Tree preservation requirements apply when ground-disturbing activities or a construction staging area of greater than 100 square feet on unpaved areas impact the root zones of trees on site on private property that are 12 inches in diameter or greater.
Tree Preservation Exemptions
The following are exempt from the tree preservation standards:
- The site is less than 5,000 square feet in area
- The site has existing or proposed building coverage of 85% or more
- Portions of sites in the IH zone
- Trees that are dead, dying, dangerous
- Trees that are a nuisance species
- Trees exempted by a land use review
- Tree preservation requirements already approved through a land division or planned development
- Repair and replacement of existing fences and decks that are not changing in footprint or length when no trees are to be removed as a part of the project
Tree Preservation Requirement
Private trees are trees located on privately-owned land. The following tree preservation requirements apply to private trees:
- You must preserve and protect at least 1/3 of the non-exempt trees that are 12 inches and larger in diameter located completely or partially on your site.
- Any tree at least 6 inches but less than 12 inches in diameter that is an Oregon white oak (Garry oak), Pacific madrone, Pacific yew, ponderosa pine or Western flowering dogwood doesn't add to the total number of trees. But this may be retained towards meeting the tree preservation requirement.
- You must preserve and protect all trees 20 inches and larger in diameter located completely or partially on your site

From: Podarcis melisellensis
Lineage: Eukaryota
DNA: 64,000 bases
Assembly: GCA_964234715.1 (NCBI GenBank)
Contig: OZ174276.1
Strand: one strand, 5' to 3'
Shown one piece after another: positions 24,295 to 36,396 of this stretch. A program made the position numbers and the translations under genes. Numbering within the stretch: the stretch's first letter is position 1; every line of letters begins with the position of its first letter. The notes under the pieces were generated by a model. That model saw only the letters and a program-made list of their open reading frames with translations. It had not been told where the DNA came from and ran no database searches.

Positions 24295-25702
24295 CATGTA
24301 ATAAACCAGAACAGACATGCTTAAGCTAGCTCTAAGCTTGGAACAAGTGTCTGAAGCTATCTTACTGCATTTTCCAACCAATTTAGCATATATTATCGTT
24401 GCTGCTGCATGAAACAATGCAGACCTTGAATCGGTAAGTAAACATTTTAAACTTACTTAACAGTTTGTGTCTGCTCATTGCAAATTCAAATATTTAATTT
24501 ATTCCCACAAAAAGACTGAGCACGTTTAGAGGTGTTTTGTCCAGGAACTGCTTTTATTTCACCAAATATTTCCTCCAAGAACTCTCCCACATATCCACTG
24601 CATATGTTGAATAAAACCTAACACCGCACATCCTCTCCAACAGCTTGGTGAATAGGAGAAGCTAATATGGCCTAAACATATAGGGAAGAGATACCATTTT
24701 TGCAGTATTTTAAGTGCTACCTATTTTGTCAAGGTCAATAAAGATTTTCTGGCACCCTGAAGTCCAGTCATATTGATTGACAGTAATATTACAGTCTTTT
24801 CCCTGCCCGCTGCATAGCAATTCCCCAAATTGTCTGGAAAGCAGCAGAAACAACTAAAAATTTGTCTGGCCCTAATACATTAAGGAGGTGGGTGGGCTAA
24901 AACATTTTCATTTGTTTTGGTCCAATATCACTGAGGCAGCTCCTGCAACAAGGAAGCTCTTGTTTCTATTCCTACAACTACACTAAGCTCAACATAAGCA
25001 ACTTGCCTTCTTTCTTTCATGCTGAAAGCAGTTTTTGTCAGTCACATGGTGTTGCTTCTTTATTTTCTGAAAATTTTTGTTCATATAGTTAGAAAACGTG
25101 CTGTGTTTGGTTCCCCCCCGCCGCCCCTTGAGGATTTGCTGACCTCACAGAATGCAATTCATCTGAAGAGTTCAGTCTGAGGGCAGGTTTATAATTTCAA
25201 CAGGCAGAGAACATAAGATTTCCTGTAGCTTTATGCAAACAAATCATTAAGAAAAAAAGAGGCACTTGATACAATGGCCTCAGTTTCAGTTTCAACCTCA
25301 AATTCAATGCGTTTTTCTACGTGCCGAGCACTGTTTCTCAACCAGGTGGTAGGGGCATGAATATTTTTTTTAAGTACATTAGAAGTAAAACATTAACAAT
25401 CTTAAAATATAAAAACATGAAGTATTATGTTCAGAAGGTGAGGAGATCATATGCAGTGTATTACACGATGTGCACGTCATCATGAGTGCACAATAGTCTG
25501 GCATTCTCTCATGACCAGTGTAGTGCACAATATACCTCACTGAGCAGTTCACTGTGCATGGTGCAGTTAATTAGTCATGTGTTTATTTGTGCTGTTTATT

- Any tree removed below the 1/3 requirement, and any tree removed that is 20 inches or larger in diameter will require payment in lieu of preservation to the Tree Planting and Preservation Fund. Review the tree preservation, density and planting requirements to calculate this cost.
Neighborhood notices about tree removal
Use these forms when removing trees 36 inches or greater in diameter. Applicants will be required to submit a certification form verifying notification requirements have been met. This certification must be submitted prior to development permit issuance.
You can also find out which neighborhood association you need to contact.
- For e-mailed or mailed notice to neighborhood association or district coalition:
- To verify notification requirements are met:
For more information, check out the related Protecting Trees During Construction and Tree Preservation Inspections webpage.
Learn more about protecting trees during construction.
Two practical methods of tree protection are the Prescriptive Path and Performance Path. One of these methods should be implemented before any ground-disturbing activity.
The Prescriptive Path method of tree protection establishes a root protection zone and blocks this zone from construction activities. When it is not practical to establish a root protection zone to the specifications of the Prescriptive Path method, you may use alternative measures to modify the root protection zone, called the Performance Path.
- Modified measures when it is not practical to establish a root protection zone to the specifications of the Prescriptive path.